One of the problems that Mitt Romney has is that he reminds a lot of people of the guy who laid them off two or three jobs ago, and who didn't do it in person. Let someone from HR do it. He does not strike me as the kind of guy who lost a lot of sleep about the unpleasant things he had to do at Bain Capital. In the world in which he came up in - the sharp-creased business school world -- you are taught that the primary goal of management is to maximize shareholder value.
That is not the goal of government. In our mission/vision statement - The Declaration of Independence - the men who launched this great, enduring enterprise called America said that government existed to secure our creator-endowed rights to life, liberty and the pursuit of happiness. Nothing about shareholder value.
What is admirable about Gov. Romney is that he is a phenomenal doer. He gets stuff done.
Anyone who has worked in a company knows that the organizational world divides into two kinds of people. The people who talk a good game, and the people who actually deliver. I believe that if I were Gov. Romney's boss and I assigned him a big project, that he would get it done without me having to keep him focused and on track. Deadlines would be met. Things would get done the way they were supposed to be done, and he would sweat the details. And without necessarily talking my ear off about all those details he had sweated.
I don't have that confidence about President Obama. Maybe he would get it done, maybe he wouldn't. Maybe I'd hear about how the other departments or managers weren't cooperating with him. Or about subordinates he had delegated to, who hadn't gotten things done. But it wasn't his fault, mainly.
It's not necessarily just because Gov. Romney has all these management skills that President Obama doesn't. It's some of that. But it is more a sense that Gov. Romney really digs in and gets engaged, and sees obstacles and overcomes them, and knows that's just how it is. And that President Obama really likes to hold meetings and give speeches, but doesn't like the more granular and really pain-in-the-neck stuff that is often the difference between success and failure. I get the sense that Gov. Romney keeps lists and President Obama has other people keep the lists.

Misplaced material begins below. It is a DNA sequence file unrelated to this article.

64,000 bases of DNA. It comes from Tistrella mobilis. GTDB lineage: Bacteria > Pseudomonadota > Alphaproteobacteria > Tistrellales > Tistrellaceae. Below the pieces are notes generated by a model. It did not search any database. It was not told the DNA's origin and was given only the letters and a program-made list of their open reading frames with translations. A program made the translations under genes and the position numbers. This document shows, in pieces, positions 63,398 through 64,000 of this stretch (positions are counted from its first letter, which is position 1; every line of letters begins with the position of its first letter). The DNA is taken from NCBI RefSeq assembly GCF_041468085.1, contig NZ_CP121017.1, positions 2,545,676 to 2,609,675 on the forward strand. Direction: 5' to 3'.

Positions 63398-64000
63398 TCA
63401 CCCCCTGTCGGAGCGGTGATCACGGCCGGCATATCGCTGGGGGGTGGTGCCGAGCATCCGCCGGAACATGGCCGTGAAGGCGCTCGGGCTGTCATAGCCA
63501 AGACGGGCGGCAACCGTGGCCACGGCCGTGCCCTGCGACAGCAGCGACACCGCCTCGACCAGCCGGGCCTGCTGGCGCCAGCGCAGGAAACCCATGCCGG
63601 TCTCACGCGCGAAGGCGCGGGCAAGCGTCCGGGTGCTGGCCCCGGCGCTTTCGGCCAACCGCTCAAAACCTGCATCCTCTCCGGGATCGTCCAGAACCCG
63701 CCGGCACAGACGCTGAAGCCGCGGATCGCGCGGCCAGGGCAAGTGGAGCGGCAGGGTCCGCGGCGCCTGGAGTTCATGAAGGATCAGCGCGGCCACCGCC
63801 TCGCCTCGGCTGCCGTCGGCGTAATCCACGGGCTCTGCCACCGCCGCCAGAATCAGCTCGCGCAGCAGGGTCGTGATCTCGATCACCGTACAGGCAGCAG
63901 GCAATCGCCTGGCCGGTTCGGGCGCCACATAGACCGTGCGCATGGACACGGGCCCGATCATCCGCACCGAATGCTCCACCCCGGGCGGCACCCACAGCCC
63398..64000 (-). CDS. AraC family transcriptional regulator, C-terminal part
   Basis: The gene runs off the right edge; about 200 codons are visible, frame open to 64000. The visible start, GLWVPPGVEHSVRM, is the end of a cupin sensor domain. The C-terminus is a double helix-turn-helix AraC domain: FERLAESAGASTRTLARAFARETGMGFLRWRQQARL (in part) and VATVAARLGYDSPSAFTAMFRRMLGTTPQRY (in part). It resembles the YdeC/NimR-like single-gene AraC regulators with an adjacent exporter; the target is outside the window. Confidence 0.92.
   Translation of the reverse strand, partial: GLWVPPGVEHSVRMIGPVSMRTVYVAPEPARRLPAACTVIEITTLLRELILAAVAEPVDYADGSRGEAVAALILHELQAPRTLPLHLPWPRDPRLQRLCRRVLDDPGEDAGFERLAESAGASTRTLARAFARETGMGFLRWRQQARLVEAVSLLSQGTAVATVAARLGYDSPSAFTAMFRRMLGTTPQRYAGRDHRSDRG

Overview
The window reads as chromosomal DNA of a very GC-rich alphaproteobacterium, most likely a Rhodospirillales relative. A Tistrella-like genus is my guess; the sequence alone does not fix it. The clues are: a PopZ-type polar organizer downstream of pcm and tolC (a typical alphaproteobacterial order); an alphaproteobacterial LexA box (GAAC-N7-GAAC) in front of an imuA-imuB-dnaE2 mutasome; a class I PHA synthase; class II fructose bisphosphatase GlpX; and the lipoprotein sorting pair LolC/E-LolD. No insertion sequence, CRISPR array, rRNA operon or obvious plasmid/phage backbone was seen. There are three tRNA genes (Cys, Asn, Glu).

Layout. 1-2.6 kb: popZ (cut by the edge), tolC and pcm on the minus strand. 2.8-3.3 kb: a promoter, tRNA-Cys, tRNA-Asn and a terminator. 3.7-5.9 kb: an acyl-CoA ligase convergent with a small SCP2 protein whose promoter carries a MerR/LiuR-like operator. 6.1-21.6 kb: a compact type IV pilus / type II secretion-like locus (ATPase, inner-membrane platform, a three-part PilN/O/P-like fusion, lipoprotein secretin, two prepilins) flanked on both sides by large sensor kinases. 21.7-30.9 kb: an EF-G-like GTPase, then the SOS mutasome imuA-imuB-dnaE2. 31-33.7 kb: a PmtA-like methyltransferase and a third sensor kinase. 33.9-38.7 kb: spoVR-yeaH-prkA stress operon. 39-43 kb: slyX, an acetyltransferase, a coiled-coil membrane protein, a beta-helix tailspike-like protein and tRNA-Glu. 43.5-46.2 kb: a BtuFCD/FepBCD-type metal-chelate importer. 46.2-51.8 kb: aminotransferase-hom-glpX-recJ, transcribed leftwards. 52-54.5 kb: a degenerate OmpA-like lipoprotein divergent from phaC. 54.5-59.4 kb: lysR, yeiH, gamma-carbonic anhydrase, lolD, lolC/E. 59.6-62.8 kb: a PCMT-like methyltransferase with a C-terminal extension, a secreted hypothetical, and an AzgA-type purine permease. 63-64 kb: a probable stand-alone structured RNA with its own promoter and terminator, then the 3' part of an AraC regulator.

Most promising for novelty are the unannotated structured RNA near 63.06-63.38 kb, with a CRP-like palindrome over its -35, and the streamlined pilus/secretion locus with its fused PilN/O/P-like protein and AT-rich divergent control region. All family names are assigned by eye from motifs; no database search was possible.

So I have no doubt that Gov. Romney will come in with a fairly specific agenda and then work like the dickens to execute that agenda. I just am not sure I can say with confidence that the agenda he's pitching of late is the one that will come out of his jacket pocket on Jan. 20. He has a track record of changing things up. President Obama, for all his lack of engagement, is pretty consistent on what he wants, which is to help the little guy - even if some of the little guys may not want his help - and let the business school guys fend for themselves.
So we have two candidates who have real strengths and some real imperfections. The good news is that neither of them seems plagued by demons, and like I said, that hasn't been a given for Oval Office residents in my lifespan. And surely neither of them deserve all the trash that is talked about them, but that's politics, real clear, these days. And now we have four days left to decide, we band of late voters.
--Dan Barkin, senior editor